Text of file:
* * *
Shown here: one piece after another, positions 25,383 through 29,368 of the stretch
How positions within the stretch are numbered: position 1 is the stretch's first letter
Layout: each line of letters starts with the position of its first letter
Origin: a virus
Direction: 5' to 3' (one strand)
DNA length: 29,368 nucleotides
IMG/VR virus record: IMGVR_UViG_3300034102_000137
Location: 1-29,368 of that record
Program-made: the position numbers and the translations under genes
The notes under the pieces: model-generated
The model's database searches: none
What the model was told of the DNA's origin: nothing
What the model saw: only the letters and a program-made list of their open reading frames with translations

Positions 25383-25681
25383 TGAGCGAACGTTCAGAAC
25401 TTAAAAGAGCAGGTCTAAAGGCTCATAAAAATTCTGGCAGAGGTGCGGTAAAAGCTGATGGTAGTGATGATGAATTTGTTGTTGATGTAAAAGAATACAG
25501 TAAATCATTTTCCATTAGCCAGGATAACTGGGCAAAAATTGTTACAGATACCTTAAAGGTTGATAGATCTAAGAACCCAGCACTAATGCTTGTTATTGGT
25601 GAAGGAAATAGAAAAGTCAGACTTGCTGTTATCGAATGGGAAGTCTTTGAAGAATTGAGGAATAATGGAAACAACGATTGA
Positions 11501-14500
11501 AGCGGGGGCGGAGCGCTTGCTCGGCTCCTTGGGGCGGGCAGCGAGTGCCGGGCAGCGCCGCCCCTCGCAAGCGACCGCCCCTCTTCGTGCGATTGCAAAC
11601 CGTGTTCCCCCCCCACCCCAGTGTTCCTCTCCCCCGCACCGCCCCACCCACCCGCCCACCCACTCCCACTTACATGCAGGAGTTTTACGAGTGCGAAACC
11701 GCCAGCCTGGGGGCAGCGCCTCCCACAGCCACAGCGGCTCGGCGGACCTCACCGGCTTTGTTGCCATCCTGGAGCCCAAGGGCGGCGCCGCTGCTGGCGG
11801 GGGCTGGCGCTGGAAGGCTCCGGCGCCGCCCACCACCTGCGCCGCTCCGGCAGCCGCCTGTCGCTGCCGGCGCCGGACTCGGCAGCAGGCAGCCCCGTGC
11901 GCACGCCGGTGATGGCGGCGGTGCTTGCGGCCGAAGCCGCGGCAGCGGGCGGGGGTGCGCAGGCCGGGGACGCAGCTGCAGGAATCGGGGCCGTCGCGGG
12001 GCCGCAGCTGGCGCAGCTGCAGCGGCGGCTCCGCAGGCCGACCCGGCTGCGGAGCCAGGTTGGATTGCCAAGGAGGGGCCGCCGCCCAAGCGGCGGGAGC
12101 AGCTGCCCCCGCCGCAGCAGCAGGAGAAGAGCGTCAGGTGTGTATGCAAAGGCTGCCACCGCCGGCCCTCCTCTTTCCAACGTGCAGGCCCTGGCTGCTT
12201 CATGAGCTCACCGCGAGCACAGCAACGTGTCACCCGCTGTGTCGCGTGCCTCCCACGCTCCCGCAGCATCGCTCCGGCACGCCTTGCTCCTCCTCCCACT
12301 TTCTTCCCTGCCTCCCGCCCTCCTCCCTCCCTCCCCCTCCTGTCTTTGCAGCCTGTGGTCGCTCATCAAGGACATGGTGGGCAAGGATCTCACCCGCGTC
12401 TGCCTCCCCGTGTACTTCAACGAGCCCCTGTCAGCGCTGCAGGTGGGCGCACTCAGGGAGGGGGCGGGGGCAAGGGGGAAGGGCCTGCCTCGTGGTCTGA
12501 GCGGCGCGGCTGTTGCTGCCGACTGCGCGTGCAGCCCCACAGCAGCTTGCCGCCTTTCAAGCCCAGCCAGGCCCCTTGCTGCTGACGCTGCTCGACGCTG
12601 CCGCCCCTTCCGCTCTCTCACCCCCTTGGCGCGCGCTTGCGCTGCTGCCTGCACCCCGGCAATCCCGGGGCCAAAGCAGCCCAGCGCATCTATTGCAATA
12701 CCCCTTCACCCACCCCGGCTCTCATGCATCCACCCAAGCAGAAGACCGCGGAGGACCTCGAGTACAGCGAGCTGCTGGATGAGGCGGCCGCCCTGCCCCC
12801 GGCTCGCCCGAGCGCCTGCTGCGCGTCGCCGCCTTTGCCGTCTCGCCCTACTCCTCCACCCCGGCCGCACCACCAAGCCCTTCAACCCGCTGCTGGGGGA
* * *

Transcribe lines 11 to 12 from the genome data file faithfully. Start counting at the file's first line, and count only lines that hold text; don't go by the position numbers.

The model's database searches: none
What the model was told of the DNA's origin: nothing